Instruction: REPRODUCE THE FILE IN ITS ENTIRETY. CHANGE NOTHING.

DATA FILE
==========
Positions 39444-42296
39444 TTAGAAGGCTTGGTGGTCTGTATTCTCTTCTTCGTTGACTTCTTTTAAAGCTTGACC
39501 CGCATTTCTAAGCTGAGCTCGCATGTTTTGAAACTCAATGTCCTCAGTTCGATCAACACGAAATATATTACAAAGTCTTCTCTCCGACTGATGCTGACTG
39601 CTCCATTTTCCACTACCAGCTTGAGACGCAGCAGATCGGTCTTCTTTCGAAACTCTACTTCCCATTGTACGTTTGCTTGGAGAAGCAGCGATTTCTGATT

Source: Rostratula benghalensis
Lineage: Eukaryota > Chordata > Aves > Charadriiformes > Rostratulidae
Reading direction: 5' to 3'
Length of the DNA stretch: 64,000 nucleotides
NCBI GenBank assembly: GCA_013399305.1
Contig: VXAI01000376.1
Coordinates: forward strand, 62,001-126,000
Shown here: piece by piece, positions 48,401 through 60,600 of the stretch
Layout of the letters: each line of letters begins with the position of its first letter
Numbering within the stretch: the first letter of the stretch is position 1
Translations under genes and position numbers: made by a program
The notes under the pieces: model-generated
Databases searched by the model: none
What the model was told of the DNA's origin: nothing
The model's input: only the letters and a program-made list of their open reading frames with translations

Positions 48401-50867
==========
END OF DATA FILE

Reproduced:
Positions 39444-42296
39444 TTAGAAGGCTTGGTGGTCTGTATTCTCTTCTTCGTTGACTTCTTTTAAAGCTTGACC
39501 CGCATTTCTAAGCTGAGCTCGCATGTTTTGAAACTCAATGTCCTCAGTTCGATCAACACGAAATATATTACAAAGTCTTCTCTCCGACTGATGCTGACTG
39601 CTCCATTTTCCACTACCAGCTTGAGACGCAGCAGATCGGTCTTCTTTCGAAACTCTACTTCCCATTGTACGTTTGCTTGGAGAAGCAGCGATTTCTGATT

Source: Rostratula benghalensis
Lineage: Eukaryota > Chordata > Aves > Charadriiformes > Rostratulidae
Reading direction: 5' to 3'
Length of the DNA stretch: 64,000 nucleotides
NCBI GenBank assembly: GCA_013399305.1
Contig: VXAI01000376.1
Coordinates: forward strand, 62,001-126,000
Shown here: piece by piece, positions 48,401 through 60,600 of the stretch
Layout of the letters: each line of letters begins with the position of its first letter
Numbering within the stretch: the first letter of the stretch is position 1
Translations under genes and position numbers: made by a program
The notes under the pieces: model-generated
Databases searched by the model: none
What the model was told of the DNA's origin: nothing
The model's input: only the letters and a program-made list of their open reading frames with translations

Positions 48401-50867